Groupon picks winner to live off its coupons for a year

If nothing else, Josh Stevens should have some great stories to tell as he tries to survive for a year using nothing but free Groupon coupons. No cash, no personal possessions, and limited direct contact with friends and family.

Even if he doesn't win the $100,000 prize, Stevens, 28, believes he will have a great time using the company's coupons for free food, hotel rooms, bus rides and activities, such as skydiving, while traveling the country. His journey will start on May 10.

"It's not a bad way to go see the country for free," said Stevens, who Groupon chose from 20,000 applicants in its "Live Off Groupon" contest.

Groupon sells coupons for as much as 50% less than their worth in the retail environment. For example, a coupon for $30 worth of food at a restaurant is sold by Groupon for $15. The deals on the site usually last 24 hours, but are only sold if a certain number of people buy in. Buyers can then redeem the "Groupons" later -- sometimes as much as up to a year later.

Stevens, who lives in Chicago, where Groupon is based, stood out in his video pitch among six finalists. In a telephone interview with WalletPop last week, Stevens seemed outgoing, entertaining and up for the challenge. Groupon CEO Andrew Mason told WalletPop in February, that Stevens seemed like someone who is struggling to find their purpose.

He also stood out for his resourcefulness, said Julie Mossler, who oversees public relations for Groupon. The six finalists came to Chicago and were asked to visit three local places with Groupon coupons and write a blog post about it within three hours. Stevens hitched a ride on a mail truck to get to one of the locations, showing great ingenuity, Mossler said.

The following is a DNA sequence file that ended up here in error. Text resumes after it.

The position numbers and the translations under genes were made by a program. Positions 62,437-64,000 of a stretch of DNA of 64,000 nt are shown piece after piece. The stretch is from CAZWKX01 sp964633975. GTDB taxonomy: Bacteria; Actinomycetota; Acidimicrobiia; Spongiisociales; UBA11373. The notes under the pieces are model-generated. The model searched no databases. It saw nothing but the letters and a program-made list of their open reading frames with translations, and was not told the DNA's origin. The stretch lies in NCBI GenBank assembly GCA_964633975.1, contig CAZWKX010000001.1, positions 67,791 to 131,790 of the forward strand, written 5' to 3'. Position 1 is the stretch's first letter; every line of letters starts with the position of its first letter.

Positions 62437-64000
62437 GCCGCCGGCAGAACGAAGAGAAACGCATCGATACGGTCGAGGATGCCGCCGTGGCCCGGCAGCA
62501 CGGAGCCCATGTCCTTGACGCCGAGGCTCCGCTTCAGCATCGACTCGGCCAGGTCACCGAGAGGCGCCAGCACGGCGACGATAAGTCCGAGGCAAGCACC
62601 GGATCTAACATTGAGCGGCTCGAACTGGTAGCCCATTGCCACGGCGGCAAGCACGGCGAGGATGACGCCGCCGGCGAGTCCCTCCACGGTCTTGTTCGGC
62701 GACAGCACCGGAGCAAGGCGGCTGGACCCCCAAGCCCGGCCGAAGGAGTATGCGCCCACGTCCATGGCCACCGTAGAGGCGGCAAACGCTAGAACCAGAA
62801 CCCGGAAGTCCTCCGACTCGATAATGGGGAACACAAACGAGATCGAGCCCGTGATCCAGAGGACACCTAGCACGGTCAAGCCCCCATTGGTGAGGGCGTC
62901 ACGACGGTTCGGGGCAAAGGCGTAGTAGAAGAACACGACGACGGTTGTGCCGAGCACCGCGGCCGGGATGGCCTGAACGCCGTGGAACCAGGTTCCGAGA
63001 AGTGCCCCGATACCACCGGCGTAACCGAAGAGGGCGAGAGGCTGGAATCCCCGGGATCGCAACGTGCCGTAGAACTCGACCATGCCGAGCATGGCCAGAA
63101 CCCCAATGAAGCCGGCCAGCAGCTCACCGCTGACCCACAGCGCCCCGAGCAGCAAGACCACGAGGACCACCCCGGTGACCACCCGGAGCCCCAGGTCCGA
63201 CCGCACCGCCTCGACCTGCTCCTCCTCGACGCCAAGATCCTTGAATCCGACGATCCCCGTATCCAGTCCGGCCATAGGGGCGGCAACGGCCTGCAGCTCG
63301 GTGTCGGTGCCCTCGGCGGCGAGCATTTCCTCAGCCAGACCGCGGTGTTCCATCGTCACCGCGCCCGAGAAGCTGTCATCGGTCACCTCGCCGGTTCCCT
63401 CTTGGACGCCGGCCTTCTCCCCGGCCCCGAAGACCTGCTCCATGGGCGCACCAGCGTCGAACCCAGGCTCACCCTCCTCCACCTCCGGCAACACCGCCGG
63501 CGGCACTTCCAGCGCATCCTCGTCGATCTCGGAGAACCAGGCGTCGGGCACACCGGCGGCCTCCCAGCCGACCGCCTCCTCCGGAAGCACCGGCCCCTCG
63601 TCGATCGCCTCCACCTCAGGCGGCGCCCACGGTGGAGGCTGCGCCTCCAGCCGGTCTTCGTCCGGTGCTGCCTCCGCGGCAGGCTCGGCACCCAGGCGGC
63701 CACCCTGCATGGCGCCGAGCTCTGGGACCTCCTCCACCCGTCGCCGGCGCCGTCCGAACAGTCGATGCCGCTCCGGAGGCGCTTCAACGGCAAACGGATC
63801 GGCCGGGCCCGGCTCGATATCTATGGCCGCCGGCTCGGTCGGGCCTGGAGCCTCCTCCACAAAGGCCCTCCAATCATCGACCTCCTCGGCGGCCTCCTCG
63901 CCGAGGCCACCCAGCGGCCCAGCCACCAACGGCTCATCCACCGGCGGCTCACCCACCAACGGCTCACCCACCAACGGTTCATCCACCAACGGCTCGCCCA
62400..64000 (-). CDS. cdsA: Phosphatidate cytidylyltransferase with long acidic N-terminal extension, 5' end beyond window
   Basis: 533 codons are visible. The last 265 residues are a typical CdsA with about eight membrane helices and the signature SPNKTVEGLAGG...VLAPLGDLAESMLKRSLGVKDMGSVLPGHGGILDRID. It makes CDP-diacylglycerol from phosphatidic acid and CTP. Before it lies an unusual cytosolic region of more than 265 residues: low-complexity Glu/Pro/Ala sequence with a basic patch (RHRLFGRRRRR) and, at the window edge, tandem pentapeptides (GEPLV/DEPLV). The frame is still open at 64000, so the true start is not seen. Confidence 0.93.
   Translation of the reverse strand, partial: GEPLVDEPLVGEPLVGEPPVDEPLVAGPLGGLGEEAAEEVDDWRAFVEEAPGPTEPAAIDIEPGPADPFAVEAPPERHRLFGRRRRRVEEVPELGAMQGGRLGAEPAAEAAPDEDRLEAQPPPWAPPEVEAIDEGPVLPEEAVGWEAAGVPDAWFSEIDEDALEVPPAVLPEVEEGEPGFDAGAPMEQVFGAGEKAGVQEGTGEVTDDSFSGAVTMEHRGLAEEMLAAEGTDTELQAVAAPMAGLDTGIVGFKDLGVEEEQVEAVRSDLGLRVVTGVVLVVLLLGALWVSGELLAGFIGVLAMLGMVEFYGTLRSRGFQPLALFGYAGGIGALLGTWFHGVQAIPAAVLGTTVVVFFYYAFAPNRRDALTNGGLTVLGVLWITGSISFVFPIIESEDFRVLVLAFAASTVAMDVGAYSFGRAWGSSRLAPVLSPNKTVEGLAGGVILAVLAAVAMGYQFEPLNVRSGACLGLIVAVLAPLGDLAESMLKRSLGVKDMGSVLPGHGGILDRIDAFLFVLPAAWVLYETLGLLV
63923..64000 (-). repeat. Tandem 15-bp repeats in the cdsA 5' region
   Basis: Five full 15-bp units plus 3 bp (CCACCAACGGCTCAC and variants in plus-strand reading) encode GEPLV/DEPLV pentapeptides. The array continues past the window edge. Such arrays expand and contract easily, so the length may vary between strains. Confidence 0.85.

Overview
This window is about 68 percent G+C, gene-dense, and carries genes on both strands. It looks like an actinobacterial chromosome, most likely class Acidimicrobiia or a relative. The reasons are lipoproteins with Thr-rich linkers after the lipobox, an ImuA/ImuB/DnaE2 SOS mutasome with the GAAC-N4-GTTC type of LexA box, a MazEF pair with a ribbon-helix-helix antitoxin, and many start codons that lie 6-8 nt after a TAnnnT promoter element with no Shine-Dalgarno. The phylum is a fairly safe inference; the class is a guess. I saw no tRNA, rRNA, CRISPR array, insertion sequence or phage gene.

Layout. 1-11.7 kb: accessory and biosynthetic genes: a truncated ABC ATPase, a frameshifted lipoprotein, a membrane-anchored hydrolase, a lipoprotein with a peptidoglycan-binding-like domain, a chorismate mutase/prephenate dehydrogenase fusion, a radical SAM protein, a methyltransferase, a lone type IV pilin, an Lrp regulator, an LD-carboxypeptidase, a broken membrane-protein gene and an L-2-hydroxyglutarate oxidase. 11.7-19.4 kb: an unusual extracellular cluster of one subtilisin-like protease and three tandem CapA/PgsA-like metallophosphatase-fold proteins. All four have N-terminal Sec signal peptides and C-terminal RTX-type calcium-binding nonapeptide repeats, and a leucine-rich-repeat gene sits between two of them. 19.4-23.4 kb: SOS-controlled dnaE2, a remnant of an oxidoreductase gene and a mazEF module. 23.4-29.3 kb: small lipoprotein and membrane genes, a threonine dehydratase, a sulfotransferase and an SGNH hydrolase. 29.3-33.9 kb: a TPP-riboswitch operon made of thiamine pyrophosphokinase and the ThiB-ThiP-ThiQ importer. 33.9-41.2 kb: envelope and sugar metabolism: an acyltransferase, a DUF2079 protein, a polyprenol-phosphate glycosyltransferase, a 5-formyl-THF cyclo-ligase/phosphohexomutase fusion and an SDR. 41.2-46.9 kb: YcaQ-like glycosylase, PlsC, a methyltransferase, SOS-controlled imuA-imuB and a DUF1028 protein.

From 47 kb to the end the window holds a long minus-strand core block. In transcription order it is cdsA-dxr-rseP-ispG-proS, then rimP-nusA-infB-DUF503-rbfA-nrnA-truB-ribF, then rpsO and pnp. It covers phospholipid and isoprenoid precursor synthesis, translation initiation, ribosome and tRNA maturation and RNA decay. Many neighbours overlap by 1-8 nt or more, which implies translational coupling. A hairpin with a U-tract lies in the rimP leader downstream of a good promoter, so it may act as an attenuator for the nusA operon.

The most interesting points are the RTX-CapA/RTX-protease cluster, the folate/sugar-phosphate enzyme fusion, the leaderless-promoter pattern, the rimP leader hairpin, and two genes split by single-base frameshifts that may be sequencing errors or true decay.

Stevens has held a few jobs since graduating with a bachelor's degree in accounting in 2006, most recently as an enumerator for the Census Bureau, which he's quitting to take on the Groupon challenge. He was a corporate auditor but quit after learning he hated sitting in a cubicle all day. He later worked as a waiter, and discovered the pay was almost as much as he was making in auditing. He applied to a few grad schools to get his MBA, but the Groupon challenge caught his eye.

During the challenge, Stevens says he'll even have to get rid of his clothes and rely on Groupons to get by. His first outfit? Paper Groupons assembled into makeshift clothing. Stevens will carry a laptop, cellphone, camera and backpack, all provided by Groupon, so he can blog about his experiences.

Stevens said he'll miss his girlfriend, and sleeping in his own bed during the year that he will be spending living like a nomad. "She's really supportive," he said of his girlfriend, who he will only be allowed to see once in person during the contest. "I know she's a little sad that I'm going to be gone for a year."

Up to five personal visits from friends or family are allowed during the year, although he can stay with friends for a night as he runs into them on the road, Mossler said. Groupon has deals with a few hotel chains, so he'll be staying in hotel rooms for much of the year, but a fair amount of couch surfing will be required.

Bartering is allowed, so Stevens can trade Groupons for a night on a friend's couch, but he isn't allowed to exchange them for cash.

The rules also require him to visit at least 15 U.S. cities, so besides using Groupons for bus trips, he'll be hitchhiking a lot. "Josh is a pretty big guy," Mossler said. "You are probably not the smartest mugger on the planet if you pick Josh as a person to attack."

Aaron Crowe is a freelance journalist in the San Francisco Bay Area.
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